- The curriculum does not meet the needs of many students in both the main school and sixth form because
it is inappropriately structured. Many students are not enrolled on courses that are suitable for them and
the time allocated to some subjects is not enough to cover everything needed to prepare for
examinations. Plans to make adjustments are well advanced but will not take place until the next
academic year. Numerous curricular and extra-curricular events, including a link with schools abroad, are
helping to develop students’ spiritual, moral, social and cultural development.
- A programme, with the aim of preparing students for life in modern Britain, has been produced by the
new leader with responsibility for students’ personal, health and social education. However, the quality of
delivery of the programme is variable during house time. Students are, however, developing their
understanding of living in modern Britain, through volunteering and supporting others. They are aware of
multicultural Britain and convey the unacceptability of racist comments and behaviour. A measure of
understanding of the role of Britain in Europe is developed in Year 11.
- Leaders in the college are not able to account for the impact of the pupil premium expenditure in the last
academic year. Accurate information is not available. A new policy and action plan is now in place but it is
too early to evaluate its impact. Tracking of students who are making expected and more than expected
progress in lower year groups is not rigorous and efforts are currently focussed mainly on Years 10 and
- The promotion of equal opportunity is inadequate because leaders’ actions have not been successful in
closing the gaps in attainment between the various groups and their peers in the college and others
nationally. Advice, information and guidance offered to students are effective and ensured that no
students left the college without a place in education, employment or training last year.
- The clear expectations conveyed by the executive headteacher, the opportunities provided for middle
leaders to take more responsibility and the robust application of the behaviour policy are having a positive
impact on staff morale. Middle and senior leaders show an eagerness to be more effective and have
subscribed wholeheartedly to the improvement agenda.
- Joint observations undertaken with senior leaders show they are clear about what contributes to effective
teaching and are not afraid to give difficult messages. Teachers, during feedback on their lessons, show
they are keen to improve, open to suggestions and willing to make a difference.
- The college’s arrangements for safeguarding meet statutory requirements. Arrangements to monitor the
safety, behaviour and progress of students attending alternative education are good.
- The support provided by the local authority this academic year is more effective than previously and is
contributing to the development of capacity in the college.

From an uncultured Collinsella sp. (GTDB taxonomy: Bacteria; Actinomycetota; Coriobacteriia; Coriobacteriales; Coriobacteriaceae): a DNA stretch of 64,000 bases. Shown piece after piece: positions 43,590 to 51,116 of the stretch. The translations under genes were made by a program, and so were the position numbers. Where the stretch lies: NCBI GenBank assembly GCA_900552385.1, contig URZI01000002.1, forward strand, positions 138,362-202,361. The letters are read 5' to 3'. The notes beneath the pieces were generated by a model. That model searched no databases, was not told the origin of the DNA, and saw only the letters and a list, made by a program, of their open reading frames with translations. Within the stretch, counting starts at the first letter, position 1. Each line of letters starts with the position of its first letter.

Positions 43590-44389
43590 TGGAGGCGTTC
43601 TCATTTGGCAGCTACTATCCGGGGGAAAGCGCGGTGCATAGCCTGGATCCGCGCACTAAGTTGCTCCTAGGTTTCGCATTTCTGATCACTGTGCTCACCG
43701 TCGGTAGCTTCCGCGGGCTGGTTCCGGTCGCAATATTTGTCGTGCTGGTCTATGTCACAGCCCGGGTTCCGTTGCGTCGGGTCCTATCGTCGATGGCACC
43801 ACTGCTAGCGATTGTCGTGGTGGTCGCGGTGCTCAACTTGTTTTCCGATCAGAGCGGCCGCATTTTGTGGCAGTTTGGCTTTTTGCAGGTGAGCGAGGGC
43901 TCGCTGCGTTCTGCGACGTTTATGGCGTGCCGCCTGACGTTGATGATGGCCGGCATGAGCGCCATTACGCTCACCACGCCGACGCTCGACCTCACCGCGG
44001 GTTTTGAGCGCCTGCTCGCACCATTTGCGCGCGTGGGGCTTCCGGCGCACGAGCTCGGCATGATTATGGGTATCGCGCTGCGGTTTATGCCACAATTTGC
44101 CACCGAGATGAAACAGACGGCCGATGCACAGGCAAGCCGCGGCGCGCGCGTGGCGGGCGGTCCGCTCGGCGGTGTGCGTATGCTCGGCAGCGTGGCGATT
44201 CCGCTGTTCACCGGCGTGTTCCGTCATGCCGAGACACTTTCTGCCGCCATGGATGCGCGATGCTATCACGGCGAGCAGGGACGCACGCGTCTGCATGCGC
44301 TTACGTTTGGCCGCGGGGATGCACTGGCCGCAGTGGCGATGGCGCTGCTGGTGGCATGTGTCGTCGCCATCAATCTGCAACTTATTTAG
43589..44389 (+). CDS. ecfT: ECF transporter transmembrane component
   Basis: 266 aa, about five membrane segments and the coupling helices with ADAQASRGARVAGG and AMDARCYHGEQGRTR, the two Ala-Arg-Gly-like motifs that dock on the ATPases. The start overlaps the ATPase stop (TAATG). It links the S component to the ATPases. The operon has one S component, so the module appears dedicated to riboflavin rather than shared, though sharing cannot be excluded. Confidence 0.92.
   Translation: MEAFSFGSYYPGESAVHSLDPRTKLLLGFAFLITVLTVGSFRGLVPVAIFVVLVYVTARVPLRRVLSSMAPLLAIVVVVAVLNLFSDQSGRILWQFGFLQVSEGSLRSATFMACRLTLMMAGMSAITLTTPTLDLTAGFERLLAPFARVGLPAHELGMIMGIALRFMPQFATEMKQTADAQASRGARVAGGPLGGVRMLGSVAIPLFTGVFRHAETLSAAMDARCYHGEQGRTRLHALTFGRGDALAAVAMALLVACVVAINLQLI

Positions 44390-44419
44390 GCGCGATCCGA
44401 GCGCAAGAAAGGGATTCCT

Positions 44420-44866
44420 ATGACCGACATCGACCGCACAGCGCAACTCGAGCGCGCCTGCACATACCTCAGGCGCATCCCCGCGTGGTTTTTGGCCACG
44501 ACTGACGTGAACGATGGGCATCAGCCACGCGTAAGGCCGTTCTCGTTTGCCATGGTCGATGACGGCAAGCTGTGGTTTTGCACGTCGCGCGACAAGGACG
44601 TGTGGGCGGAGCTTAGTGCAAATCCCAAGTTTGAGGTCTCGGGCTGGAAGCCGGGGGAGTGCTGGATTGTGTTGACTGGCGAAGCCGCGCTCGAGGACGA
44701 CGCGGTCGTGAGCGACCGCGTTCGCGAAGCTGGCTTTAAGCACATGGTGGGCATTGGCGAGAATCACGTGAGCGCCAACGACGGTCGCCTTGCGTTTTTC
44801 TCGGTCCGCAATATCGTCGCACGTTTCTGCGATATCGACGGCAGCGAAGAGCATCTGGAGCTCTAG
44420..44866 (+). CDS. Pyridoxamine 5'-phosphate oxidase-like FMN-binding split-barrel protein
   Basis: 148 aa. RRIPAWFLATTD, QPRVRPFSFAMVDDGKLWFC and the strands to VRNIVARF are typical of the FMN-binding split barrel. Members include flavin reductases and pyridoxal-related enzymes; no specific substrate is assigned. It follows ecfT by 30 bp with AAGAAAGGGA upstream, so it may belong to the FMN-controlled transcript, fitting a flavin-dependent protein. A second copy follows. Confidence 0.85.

- The college may not appoint newly qualified teachers.
- The governance of the school:
The governing body have become more aware of the weaknesses of the college this academic year, as
a result of the findings of an external review and through the executive headteacher’s evaluations.
Governors have formed an executive committee, meeting weekly with the executive headteacher and
thereby making it possible for decisions to be taken quickly. Their involvement in considering the
strengths and weaknesses of the college and monitoring of the spending and impact of the pupil
premium is less developed.
The governing body has been too reliant on the information provided by the leaders and has not been
involved in the college’s long-term planning. While minutes of governing body meetings show governors
have challenged the college’s senior leaders, the impact of this has been limited in the recent past.
Governors’ monitoring of the college’s performance management procedures is not strong because
underperformance has not been effectively tackled and teachers’ pay is not effectively linked to
performance. Some policies have not been reviewed and updated and are not current. Consequently,
the impact of governance is weak.
|The behaviour and safety of pupils||are inadequate|
- The behaviour of students is inadequate. Too many students have poor attitudes to learning. Very often
they do not want to take up the opportunities for learning offered to them in lessons. Many students
disengage when teachers do not convey clear expectations of how they should learn in their lessons. For
some this leads to behaviour that interrupts their learning and that of others. Students spoken with say
that low-level disruption often disrupts their learning because the teacher’s time is taken up with dealing
with misbehaving students. Typically, students’ behaviour is not conducive to learning according to
students, parents and staff.
- Students take pride in their appearance and come to college smartly dressed. This pride, for a significant
number of students, does not extend to their work or the environment. Some books and desks are
covered in graffiti, some of which is offensive. Some students do not come to school with the required
equipment and time is wasted because they need to be supplied with pens and rulers by teachers.
- Students are polite and courteous to visitors. During break times, they engage well with their peers and
are responsible when queuing in the canteen. Movement around the college between lessons is generally
sensible but, in the open-planned areas, some lessons are disturbed by latecomers passing through areas
where teaching has already started. Some students are slow getting to lessons on time.
- Expectations of students’ behaviour have been raised through the recently updated behaviour policy. This
has resulted in more students being excluded from the college for their poor behaviour. Students say that
the inappropriate use of mobile phones and the issue of not wearing correct uniform have been